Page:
Newest Review: ... seem to grow year on year. The free shows are often where some hidden gems can be found. Most of the acts have paid to fund the show ou... more
Edinburgh at its Best
Edinburgh Festival Fringe
Member Name: hunts1874
Edinburgh Festival Fringe
Advantages: Something for Everyone
Disadvantages: Accommodation is Hard to Come By
The Edinburgh Fringe Festival takes place every August for around 3 weeks and it's the biggest arts festival in world. For these 3 weeks every inch of spare space is transformed into a Fringe Venue. From established venues and theatres to open spaces such as Bristo Square which hosts the E4 Udderbelly every year the city is vibrant and the atmosphere is fantastic.
For me and for many like me the Fringe means comedy, but it is actually so much more than that. Shows during the festival range from comedy, children's shows, cabaret, music, musicals, opera, theatre, arts - the whole lot. There really is something for everyone and people of all ages from across the globe will find something to do in Edinburgh during the Fringe.
The organisers of the Fringe do a fantastic job in ensuring that the Fringe Festival is accessible to everyone. There are shows to suit all budgets and in recent years there has been an increasing number of free shows which seem to grow year on year. The free shows are often where some hidden gems can be found. Most of the acts have paid to fund the show out of their own pockets and for those who aren't lucky enough to be one of the star names on show that is no easy task. Therefore they often use the free shows as a way to promote themselves.
As well as free shows there are also a number of shows which are available for around £5. One of my favourite venues which normally runs £5 comedy is the Tron pub at Hunter Square. Hunter Square is situated just off North Bridge. There a plenty of buses, such as the 3 and 33 which you can pick up from the centre of town or do the up hill 15 - 20 minute walk.
The first week of the Fringe sees many acts offer 2-4-1 on tickets to see their shows and increasingly more common are free view shows the weekend before the Fringe officially starts where you can pick up tickets that are heavily discounted.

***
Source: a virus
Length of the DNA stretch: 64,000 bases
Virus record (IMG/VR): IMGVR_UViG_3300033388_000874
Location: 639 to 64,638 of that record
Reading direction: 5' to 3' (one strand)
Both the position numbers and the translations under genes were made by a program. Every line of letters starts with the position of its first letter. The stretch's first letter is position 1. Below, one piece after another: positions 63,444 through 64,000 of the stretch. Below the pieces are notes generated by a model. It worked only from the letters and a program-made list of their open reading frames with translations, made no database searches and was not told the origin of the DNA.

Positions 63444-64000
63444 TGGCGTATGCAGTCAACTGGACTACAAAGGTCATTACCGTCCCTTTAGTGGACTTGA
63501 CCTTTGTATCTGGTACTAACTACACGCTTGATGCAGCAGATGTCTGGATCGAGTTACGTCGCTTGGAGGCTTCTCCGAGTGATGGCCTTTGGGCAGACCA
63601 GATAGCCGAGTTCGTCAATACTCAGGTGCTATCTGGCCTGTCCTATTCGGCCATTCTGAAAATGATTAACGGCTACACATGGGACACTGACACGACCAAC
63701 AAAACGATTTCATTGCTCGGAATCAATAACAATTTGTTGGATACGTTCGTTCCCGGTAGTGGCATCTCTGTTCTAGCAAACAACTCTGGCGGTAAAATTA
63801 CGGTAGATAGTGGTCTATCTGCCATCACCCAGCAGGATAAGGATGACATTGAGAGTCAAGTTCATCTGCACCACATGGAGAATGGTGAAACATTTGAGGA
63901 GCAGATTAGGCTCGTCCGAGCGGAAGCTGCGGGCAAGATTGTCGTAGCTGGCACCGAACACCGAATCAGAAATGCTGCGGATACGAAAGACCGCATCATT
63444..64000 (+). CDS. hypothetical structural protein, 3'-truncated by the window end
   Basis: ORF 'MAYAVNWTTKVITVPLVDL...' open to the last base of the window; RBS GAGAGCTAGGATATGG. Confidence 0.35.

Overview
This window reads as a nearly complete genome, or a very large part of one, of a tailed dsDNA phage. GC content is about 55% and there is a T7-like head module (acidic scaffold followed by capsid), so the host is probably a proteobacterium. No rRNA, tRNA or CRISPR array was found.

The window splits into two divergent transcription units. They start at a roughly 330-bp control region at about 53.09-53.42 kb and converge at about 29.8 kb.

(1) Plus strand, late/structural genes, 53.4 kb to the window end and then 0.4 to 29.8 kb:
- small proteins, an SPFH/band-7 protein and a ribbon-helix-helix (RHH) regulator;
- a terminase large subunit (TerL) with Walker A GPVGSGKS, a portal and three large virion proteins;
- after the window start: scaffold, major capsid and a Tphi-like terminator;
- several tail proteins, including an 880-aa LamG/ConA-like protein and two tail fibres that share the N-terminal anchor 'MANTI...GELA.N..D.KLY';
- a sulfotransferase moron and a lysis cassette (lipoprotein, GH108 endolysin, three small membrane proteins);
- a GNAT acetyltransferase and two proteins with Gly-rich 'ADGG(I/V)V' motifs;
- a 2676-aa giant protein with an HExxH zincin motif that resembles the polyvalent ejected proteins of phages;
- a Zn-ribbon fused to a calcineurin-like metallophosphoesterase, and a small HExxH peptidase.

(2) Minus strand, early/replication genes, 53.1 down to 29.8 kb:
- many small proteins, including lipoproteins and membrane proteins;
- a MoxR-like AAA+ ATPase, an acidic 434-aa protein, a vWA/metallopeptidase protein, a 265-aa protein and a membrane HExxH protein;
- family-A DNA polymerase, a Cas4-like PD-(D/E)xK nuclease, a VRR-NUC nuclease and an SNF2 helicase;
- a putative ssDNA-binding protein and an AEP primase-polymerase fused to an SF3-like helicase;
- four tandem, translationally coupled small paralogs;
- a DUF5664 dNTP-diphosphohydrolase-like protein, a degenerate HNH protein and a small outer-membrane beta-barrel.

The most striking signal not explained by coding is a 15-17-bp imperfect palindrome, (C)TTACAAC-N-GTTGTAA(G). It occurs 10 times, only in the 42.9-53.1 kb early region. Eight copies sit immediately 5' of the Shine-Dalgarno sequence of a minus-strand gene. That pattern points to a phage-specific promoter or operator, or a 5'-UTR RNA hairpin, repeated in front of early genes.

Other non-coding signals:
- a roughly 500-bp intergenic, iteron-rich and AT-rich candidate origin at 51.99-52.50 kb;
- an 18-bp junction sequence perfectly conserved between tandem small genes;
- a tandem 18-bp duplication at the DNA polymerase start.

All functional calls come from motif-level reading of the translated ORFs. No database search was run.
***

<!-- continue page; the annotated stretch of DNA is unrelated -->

For those looking for something else other than comedy the big shows that spring to mind are the Ladyboys of Bangkok who have a show every year and they normally host this from a venue in the meadows. There is also usually some sort of circus near Ocean Terminal, Leith. This is also where you will find some excellent shopping and the Royal Yacht Britannia. There is also a vast array of Street Theatre. The pick of it for me can be found on the famous Royal Mile. There is usually plenty of street performers plying their trade through out the day and they normally ask for a small donation at the end of their performance.
Accommodation is at a premium during this time and it can often be expensive and hard to come by. However, a good place to check for affordable accommodation is with Edinburgh's Universities, Edinburgh, Napier and Heriot-Watt as they lease out Halls of Residence during August for around £40 a night.
The Fringe also brings with it extended opening hours and the pubs will stay open until 3am and clubs are open until 5am. There are plenty of Late night shows that run into the wee small hours that take advantage of the extended opening times. My top tip would be to check out Late n Live which I have had the pleasure of seeing many of the big names of today when they were looking for their big break. Late n Live can be found at Teviot which is a Gilded Balloon venue, just off Potterow. There are also some great outdoor bar gardens in and around this area for those long, occasionally sunny, Scottish nights.
I have been attending the Edinburgh Fringe Festival for the past 10 years and it's a truly fantastic month to be in the city of Edinburgh. For me it's better than the month of December when the famous Hogmanay Street Party, German Markets etc take place. August and the Fringe is the highlight of my year as an Edinburgh Resident.
As a rule of thumb, I would say that if you are short of time you should see at least 1 act that you have never heard of as well as one you have heard off. Many up and coming stars ply their trade in the early days in Edinburgh so you could be watching the next big thing.
Summary: One for the bucket list